Al’s ALS Promise Fund, in honor of Allen A. Wahlgren
Al was a people person, always getting to know those around him. He enjoyed talking with everyone and about everything. He was a friend to everyone. His family, friends, community and church were very important to him and he gave generously of his time and talents for them.
He was very curious and an astute learner. He loved being an engineer. He was interested in a wide variety of topics and seemingly knew every fact, figure and detail. He enjoyed sharing his knowledge and explaining how things work.
As an international engineer at 3M, he traveled extensively throughout Europe as well as to South Africa, Argentina, Brazil, Mexico and Canada. He worked hard to do the best for the company as it expanded operations globally. He enjoyed learning about different cultures, but was always thankful to return home. Our children enjoyed receiving postcards from around the world from their dad.
Al had high standards, so any job worth doing was worth doing well. Being an engineer, he liked to have everything properly maintained. He was the “handyman” who kept things ship-shape, including the house, cars, boats, motors and all things mechanical. Al was always willing and eager to help anyone with their projects. He would research thoroughly to find the very best solution to any task or problem.
The outdoors was his second home. Al trapped and hunted small game, and was at home in the woods. He particularly enjoyed the Boundary Waters Canoe Area Wilderness, first going there in college and then bringing our family there many times. He grew up on a lake and enjoyed building our retirement home on the same property. He enjoyed lots of water activities and was always ready to teach anyone to fish, canoe, drive a boat or waterski.
He earned his Eagle Scout badge and incorporated the Boy Scout Law in his daily living. He became Scout Master for a St. Paul troop and was proud of the boys, including our son, who earned their Eagle Scout badges. The regular trips to the Boundary Waters were highlights for Al and the boys.
After he retired, we moved back to the community where Al grew up. Al became active in our community, serving on numerous business and lake-related boards and committees. He was particularly dedicated to reconnecting our chain of lakes to expand recreational boating and improve the local economy.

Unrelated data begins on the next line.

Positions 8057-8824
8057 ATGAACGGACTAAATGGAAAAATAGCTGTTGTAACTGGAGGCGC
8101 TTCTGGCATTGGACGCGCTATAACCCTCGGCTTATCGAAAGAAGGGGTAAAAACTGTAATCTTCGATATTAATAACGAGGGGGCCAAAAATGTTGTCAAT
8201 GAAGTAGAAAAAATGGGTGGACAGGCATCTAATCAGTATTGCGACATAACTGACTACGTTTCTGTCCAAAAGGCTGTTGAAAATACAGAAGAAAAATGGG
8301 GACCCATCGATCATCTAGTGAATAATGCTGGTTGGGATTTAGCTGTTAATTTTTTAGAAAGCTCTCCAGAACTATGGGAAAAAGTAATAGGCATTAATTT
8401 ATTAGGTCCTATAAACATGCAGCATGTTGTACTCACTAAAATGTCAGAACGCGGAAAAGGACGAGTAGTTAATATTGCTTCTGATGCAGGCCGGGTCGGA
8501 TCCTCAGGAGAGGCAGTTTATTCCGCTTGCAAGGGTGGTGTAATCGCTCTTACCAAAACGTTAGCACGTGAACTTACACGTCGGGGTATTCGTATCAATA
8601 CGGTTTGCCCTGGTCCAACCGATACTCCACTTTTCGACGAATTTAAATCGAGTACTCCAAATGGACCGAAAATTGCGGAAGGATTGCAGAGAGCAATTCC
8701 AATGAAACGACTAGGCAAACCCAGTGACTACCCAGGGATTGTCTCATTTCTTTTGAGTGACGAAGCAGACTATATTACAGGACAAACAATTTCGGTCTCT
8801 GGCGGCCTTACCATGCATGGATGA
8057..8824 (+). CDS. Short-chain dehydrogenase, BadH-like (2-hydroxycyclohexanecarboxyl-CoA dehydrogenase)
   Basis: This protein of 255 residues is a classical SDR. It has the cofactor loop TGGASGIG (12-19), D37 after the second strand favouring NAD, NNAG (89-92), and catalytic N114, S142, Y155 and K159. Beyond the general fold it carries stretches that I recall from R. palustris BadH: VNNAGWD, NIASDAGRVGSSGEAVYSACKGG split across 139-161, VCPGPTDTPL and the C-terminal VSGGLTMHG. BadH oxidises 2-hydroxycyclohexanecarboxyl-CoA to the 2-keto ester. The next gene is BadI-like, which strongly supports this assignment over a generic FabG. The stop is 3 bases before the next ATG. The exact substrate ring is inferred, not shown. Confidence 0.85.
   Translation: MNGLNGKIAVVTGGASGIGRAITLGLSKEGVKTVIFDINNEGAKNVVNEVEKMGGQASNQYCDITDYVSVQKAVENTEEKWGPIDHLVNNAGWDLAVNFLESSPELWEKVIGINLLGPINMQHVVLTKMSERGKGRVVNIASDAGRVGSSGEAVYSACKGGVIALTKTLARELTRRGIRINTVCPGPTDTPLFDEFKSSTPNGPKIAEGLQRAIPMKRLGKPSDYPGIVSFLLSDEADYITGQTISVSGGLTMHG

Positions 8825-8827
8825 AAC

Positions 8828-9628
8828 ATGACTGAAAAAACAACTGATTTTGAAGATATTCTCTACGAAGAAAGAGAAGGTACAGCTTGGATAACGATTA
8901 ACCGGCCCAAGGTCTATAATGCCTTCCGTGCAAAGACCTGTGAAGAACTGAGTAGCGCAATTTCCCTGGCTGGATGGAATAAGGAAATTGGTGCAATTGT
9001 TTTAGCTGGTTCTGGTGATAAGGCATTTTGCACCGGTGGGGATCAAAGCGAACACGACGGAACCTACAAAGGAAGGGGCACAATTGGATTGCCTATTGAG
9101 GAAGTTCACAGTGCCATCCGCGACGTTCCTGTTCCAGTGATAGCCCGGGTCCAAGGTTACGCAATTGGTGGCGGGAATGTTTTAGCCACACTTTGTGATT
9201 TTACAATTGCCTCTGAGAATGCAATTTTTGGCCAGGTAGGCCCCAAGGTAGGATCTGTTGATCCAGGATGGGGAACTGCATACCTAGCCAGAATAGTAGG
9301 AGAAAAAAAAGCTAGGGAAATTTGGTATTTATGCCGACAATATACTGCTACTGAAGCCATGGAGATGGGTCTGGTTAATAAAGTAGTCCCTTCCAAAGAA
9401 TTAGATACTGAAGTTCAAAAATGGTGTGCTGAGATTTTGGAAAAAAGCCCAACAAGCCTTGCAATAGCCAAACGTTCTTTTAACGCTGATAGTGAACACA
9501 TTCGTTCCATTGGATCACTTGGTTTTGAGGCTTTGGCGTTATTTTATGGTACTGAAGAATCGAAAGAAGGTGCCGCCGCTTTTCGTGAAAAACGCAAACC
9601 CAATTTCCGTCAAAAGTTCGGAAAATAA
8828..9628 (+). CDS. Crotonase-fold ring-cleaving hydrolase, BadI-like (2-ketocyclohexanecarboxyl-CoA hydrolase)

Al was very interested in politics. He read, studied and talked a lot about politics, and believed that it is important to be well informed. He had strong ideas concerning how we govern ourselves and believed that it is important to follow our Constitution. He wanted our country to be financially responsible so we won’t be a financial burden to our children and grandchildren. He would engage in any political discussion, always striving for the best for our country.
Al and I were married for 54 wonderful years. He was very proud of his three children and three grandchildren and took great joy in spending time with them. He attended many sports, dance, music and academic activities, and was always a good photographer and cheerleader. He particularly enjoyed photography.
The diagnosis of ALS (in March 2014) came both as a surprise and a shock, but he kept his sense of humor and quipped, “I didn’t even play baseball.” The disease progressed quickly; he lost all muscular function within a few months. He accepted his fate with great courage and dignity. He led by example and showed us how to finish strong, living life well to the very end. He did not complain and prepared himself and his family for what was to come. He maintained his quick wit and sense of humor, sharing his broad smile and laughter until his last days.